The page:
The play also offers several ways of Jewish life in the 1890’s, satirizing each of them. Older son-in-law Avrom who turns cruel and stingy is a Misnagid, a Jew committed to exactness in religious study and observance. The younger son-in-law Myoshe is a Hasid, following an 18th century movement prizing spontaneity and devotion to worship over meticulous devotion to the law. Dovidl’s blind reliance on the old traditions and inability to change with the times almost destroys him and his wife. It is only his daughter Taybele and her fiancée Yaffe who create a viable life by advancing themselves through education and modern science. That the play ruled the Yiddish stage for over 40 years suggests how necessary discussion of these various lifestyles must have been in the years between the 1890’s and the 1930’s before Yiddish theater went into a decline during World War II.

While the cast is not made up of Yiddish theater actors except for Amanda (Miryem-Khaye) Seigel who is also responsible for the music direction of the Yiddish songs sung in the party sequences, the cast not only simulates a Yiddish inflection but seems attuned to 19th century theater from an unfamiliar culture. At the center is Leffert’s big performance as the long suffering Reb Dovidl. As his wife, Diane Tyler cleverly underplays her role as well as suggests a lifetime of living under her husband’s thumb without complaint. Veteran actor Jeremy Lawrence is both amusing and heartbreaking as Reb Dovidl’s servant/steward who will follow him anywhere.

Jeremy Lawrence in an scene from Metropolitan Playhouse’s production of “The Jewish King Lear” (Photo credit: Emily Hewitt)

As the play’s Cordelia, Olivia Killingsworth as youngest daughter Taybele is never maudlin and keeps her equilibrium through the ups and downs of her life. Kelly D. Cooper as her cold-blooded and heartless brother-in-law remains unctuous until almost the very end. Deanna Henson’s wife Etele rivals Shakespeare’s Goneril in her cruelty. Jack Sochet is a comic character as alcoholic younger son-in-law Moyshe Hasid, while Katie Hahn as his long-suffering wife evolves into a tragic figure. As Herr Yaffe, the German Rabbinical student, later a medical doctor, Tyler Kent remains the moral center of the play. Seigel, Thomas Daniels, Tori Sicklick and Clara Kundin are entertaining as the revelers and entertainers who appear in both the first and fourth act party sequences.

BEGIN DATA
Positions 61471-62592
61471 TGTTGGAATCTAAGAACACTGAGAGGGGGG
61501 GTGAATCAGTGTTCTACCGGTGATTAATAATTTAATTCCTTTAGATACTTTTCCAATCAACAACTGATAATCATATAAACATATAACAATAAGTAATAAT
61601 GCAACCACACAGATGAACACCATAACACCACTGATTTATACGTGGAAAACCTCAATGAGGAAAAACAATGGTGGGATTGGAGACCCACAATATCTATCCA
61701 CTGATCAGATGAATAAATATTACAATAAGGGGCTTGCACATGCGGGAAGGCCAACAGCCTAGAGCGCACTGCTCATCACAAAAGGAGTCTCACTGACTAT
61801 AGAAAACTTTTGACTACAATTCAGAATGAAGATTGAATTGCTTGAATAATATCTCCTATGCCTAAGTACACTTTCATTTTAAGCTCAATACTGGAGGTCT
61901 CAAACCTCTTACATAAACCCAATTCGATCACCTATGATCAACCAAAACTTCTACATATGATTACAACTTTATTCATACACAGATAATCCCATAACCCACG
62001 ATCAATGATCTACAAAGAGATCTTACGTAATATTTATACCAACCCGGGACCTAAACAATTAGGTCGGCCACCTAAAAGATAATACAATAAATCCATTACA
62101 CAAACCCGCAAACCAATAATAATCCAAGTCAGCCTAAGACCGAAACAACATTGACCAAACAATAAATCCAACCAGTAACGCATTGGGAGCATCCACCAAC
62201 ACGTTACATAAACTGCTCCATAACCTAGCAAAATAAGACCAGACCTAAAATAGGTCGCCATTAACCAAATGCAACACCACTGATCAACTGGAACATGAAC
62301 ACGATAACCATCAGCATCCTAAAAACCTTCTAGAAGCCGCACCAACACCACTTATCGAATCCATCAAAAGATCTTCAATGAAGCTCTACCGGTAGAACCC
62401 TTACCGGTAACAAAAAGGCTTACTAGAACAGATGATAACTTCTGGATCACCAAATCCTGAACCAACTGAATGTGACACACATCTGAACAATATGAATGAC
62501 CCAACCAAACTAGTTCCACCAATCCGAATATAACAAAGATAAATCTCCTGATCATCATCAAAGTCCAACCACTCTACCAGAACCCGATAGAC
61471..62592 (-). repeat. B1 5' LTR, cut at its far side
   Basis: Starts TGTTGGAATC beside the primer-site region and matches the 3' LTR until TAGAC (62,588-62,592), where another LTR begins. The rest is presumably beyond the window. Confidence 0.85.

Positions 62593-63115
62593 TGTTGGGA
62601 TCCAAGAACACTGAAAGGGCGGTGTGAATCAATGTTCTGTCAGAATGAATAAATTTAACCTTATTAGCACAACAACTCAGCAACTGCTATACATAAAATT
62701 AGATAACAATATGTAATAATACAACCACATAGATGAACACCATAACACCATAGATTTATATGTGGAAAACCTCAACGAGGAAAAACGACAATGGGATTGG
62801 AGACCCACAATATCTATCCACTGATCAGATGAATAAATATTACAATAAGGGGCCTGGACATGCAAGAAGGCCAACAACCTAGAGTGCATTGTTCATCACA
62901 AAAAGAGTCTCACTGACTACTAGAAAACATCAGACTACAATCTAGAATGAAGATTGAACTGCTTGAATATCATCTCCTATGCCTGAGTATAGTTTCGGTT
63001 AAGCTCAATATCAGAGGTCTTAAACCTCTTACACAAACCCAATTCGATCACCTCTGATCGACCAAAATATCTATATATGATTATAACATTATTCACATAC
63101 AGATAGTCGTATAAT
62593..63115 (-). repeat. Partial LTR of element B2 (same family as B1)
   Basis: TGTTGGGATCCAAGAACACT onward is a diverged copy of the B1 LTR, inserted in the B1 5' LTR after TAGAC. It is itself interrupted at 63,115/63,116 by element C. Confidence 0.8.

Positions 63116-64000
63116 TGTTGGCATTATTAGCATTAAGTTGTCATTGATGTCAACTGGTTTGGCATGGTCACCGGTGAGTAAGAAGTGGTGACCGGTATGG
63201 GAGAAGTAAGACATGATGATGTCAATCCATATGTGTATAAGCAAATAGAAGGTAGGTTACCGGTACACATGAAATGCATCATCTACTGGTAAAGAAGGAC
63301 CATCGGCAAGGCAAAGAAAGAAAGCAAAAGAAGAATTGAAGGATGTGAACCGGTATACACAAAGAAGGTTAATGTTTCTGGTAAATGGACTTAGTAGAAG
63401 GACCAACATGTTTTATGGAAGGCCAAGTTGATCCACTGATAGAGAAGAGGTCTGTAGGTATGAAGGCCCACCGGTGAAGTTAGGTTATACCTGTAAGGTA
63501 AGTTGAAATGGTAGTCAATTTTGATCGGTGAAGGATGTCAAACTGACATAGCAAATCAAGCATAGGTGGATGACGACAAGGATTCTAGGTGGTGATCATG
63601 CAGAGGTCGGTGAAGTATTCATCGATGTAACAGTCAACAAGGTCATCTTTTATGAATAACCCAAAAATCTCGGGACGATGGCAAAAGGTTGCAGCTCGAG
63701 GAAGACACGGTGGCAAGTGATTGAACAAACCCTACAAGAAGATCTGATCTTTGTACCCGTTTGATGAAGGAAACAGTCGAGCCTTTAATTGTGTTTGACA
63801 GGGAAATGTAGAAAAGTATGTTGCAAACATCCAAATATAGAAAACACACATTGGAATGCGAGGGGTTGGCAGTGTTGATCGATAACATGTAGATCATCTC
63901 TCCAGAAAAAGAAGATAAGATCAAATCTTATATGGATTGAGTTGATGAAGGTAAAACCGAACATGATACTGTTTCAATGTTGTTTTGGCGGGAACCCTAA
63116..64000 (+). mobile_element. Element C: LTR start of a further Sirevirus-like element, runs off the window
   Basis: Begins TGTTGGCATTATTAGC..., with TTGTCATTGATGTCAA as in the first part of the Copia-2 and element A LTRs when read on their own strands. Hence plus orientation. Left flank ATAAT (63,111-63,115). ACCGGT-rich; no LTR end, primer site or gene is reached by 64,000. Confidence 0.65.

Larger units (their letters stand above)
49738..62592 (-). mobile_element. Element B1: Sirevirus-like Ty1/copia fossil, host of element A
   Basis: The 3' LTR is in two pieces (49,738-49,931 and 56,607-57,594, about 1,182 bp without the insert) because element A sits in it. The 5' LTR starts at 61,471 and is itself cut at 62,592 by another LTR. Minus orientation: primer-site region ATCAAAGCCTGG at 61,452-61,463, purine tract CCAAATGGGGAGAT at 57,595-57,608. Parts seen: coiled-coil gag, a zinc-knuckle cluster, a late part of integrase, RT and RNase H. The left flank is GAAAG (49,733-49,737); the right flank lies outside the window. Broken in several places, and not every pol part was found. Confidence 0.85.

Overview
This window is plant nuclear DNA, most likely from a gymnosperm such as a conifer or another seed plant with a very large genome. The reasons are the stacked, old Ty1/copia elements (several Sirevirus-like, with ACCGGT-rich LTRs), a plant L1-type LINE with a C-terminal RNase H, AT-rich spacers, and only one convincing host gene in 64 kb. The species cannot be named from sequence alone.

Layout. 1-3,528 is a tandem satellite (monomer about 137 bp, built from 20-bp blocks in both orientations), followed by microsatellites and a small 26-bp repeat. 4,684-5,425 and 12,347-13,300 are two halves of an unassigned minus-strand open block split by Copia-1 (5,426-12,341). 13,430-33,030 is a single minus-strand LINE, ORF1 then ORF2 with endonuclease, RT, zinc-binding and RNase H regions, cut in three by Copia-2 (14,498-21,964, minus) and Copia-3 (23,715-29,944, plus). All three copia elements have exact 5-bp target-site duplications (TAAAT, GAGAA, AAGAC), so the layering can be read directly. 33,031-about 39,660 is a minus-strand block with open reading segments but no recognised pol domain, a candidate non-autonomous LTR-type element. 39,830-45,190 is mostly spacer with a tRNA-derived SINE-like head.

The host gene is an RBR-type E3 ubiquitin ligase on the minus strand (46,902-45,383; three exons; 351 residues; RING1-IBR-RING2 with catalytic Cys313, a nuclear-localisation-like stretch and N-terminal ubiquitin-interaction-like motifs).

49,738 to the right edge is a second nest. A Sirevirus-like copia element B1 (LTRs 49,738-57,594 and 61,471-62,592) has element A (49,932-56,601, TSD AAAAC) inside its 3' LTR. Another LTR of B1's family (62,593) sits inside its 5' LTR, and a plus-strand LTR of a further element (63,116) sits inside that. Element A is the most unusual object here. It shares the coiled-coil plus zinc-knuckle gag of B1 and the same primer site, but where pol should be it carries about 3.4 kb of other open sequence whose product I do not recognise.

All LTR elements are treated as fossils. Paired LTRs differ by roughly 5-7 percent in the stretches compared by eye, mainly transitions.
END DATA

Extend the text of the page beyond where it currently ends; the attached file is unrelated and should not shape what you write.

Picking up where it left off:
Mario Alonso is credited with the atmospheric set design for the three necessary locales, color coordinated in browns and beiges, as are Sidney Fortner’s period appropriate costumes. Scott Andrew Cally’s lighting design is suitable though it never suggests fireplaces or candlelight for its 1890 settings. Actor Joel Leffert is also responsible for the realistic fight choreography that climaxes the end of the second act. Though the play is long at four acts and five scenes, Ed Chemaly’s vigorous and forceful direction keeps the brisk tempo from wavering an inch. As produced by Metropolitan Playhouse, Jacob Gordin’s The Jewish King Lear takes its rightful place as one of the 19th century’s great social dramas.

The Jewish King Lear (through May 27, 2018)

Metropolitan Playhouse, 220 East 4th Street, in Manhattan

For tickets, call 800-838-3006 or visit

Running time: two hours and 45 minutes with one intermission

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About Victor Gluck, Editor-in-Chief (995 Articles)
Victor Gluck was a drama critic and arts journalist with Back Stage from 1980 – 2006. He started reviewing for in 2006, where he was also Associate Editor from 2011-2013, and has been Editor-in-Chief since 2014. He is a voting member of The Drama Desk, the Outer Critics Circle, the American Theatre Critics Association, and the Dramatists Guild of America. His plays have been performed at the Quaigh Theatre, Ryan Repertory Company, St. Clements Church, Nuyorican Poets Café and The Gene Frankel Playwrights/Directors Lab.